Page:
Archive for April, 2008

Perhaps not

Five Words You Can Cut,” is a helpful reminder. I would have added “very” to the list (I almost used it in the previous sentence). My personal weakness is for “perhaps.”

What is you special weakness? What word attracts you but is not helpful to your writing?

Since one of my jobs at S&Q is literary agent, I found this blog entry by Colleen Lindsay to be really helpful. Here are the bottom line facts that she lists:

YA fiction 50k80k
urban fantasy / paranormal romance
80k – 90k
mysteries and crime fiction
= cozies: usually 60k – 70k mark), most: 80k to 100k
mainstream fiction chick lit: 60k to 80k words; literary fiction: possibly as high as 120k but lately less; thrillers: 90k – 100k; historical fiction as high as 140k. Nothing under 50k.
science fiction and fantasy = Should be the same as adult fiction; a few editors consider 100k ideal for good space opera or fantasy; \ a truly spectacular epic fantasy: maybe 120k /130k.  (Sequels may be allowed longer)

On the last point made by Lindsay, I noticed the other day that the Inheritance Trilogy no longer a trilogy. It is now planned as a four-book series for exactly this reason. Christopher Paolini had the third and final book all planned out, but when he wrote it out it grew way too long (see the video here).

I have to wonder why Lindsay is dealing with so many gargantuan manuscripts. My suspicion is that writers are thinking only of “the story” and not about selling themselves to a publisher as a profitable person with whom to partner. Being obsessed with “the story,” is just fine if you don’t care about being published. But then why bother to even submit the manuscript?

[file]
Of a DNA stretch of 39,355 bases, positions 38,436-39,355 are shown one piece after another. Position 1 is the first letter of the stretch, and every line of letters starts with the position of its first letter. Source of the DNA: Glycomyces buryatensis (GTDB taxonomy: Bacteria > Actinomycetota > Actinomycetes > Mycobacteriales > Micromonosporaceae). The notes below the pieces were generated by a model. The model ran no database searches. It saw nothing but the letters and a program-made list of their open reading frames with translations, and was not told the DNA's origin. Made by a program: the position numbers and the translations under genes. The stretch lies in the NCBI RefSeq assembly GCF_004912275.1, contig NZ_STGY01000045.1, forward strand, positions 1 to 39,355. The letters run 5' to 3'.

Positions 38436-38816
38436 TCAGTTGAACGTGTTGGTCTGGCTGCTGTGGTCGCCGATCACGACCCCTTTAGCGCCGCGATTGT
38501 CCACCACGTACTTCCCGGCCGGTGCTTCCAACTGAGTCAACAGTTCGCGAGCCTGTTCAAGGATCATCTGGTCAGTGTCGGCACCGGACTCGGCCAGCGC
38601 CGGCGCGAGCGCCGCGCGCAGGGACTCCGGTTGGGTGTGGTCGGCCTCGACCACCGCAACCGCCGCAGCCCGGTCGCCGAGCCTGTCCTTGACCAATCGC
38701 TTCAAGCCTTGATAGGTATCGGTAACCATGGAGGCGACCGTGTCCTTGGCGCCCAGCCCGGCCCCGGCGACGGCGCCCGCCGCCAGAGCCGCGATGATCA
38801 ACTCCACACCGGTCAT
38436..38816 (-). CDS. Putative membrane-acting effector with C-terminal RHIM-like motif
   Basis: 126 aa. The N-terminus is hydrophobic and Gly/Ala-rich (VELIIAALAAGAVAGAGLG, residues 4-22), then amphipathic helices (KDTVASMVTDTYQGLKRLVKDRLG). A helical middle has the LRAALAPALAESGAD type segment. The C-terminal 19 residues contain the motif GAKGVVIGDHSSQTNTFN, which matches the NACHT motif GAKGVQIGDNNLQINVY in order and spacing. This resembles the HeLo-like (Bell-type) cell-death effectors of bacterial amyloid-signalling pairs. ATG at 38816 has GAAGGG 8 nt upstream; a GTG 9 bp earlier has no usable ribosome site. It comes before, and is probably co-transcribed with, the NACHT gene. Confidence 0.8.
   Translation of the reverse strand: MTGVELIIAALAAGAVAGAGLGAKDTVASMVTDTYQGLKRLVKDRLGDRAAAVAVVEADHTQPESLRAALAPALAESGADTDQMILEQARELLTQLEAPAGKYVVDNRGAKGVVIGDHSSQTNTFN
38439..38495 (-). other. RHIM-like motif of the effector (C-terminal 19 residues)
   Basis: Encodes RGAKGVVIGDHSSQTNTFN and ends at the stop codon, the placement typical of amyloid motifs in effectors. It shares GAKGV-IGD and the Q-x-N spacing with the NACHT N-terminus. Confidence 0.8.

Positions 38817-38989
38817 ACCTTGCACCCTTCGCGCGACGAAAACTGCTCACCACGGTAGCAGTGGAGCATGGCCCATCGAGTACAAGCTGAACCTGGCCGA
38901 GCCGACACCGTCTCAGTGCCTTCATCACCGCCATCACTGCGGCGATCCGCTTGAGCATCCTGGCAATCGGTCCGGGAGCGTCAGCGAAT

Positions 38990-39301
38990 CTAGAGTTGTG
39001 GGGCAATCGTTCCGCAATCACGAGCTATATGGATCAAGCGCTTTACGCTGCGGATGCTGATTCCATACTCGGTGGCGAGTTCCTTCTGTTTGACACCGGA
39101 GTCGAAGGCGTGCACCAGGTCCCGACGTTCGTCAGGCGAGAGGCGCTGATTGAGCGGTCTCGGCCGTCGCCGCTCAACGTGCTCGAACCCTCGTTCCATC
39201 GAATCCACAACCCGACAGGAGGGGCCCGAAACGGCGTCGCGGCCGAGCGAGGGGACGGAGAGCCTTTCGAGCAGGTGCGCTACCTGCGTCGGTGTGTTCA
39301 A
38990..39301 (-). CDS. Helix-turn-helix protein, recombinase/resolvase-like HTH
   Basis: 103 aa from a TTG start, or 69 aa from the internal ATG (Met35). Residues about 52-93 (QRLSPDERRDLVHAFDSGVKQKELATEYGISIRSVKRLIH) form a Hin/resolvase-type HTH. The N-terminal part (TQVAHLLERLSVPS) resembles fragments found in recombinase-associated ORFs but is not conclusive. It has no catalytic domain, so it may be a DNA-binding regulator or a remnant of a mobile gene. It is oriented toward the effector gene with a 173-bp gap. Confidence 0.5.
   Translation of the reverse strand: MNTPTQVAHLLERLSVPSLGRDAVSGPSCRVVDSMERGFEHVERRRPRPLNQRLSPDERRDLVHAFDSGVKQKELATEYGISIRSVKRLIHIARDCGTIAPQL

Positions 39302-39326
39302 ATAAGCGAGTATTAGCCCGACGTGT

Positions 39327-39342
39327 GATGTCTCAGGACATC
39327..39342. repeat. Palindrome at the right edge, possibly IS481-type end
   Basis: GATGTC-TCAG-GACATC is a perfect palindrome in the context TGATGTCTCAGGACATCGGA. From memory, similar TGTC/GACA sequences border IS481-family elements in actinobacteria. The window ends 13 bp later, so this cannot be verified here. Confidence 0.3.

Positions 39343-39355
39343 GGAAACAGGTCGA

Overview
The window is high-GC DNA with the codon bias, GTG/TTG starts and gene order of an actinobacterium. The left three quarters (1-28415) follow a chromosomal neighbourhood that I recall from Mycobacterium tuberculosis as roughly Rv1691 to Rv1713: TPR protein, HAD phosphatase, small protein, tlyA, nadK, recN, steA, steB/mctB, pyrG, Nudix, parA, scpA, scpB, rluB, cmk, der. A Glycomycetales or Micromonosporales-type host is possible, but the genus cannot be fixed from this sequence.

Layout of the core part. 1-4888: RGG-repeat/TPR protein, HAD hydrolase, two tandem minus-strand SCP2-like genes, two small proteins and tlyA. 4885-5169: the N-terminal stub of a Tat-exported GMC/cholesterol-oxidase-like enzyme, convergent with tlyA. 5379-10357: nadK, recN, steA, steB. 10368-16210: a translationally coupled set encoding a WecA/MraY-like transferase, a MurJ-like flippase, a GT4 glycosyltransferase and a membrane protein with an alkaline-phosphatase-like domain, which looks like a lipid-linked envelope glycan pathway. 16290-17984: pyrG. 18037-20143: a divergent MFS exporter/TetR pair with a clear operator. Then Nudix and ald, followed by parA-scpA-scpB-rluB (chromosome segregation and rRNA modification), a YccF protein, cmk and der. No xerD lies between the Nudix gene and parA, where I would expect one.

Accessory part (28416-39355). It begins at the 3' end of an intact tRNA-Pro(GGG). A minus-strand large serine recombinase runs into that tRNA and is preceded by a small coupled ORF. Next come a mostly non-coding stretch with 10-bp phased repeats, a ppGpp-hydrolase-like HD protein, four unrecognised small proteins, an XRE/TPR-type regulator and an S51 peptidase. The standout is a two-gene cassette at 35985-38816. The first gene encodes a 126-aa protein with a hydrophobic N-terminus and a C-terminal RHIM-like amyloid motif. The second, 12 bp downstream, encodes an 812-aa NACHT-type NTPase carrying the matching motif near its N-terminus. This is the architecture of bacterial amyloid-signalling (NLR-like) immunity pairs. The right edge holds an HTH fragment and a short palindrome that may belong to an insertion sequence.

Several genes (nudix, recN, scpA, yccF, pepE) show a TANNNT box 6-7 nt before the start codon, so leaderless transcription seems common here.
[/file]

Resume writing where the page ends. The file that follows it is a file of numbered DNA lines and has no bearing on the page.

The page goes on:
Publishing companies have a great many expenses. No doubt they all hope that some one book will take off and be a huge seller. Who wouldn’t want to be the beneficiary of a J. K. Rowling popularity bomb?

But you can never plan on that. Rowling’s books are great but that does not mean that there are not plenty of other great manuscripts out there that no one ever hears about. One can’t plan to be a world famous multi-millionaire from writing a book any more than one can plan to win the lottery. And publishers can’t plan on that either.

What you can do with a reasonable chance of success is become a reliable hard-working writer who creates material that a publisher can trust to produce. If you have some giant of a book you must get published, your best chance is to succeed at conventional works so that publishers will give you a chance when you propose a mamoth book.

By the way, Lindsay provides a lot more commentary and discussion so make sure you visit her post.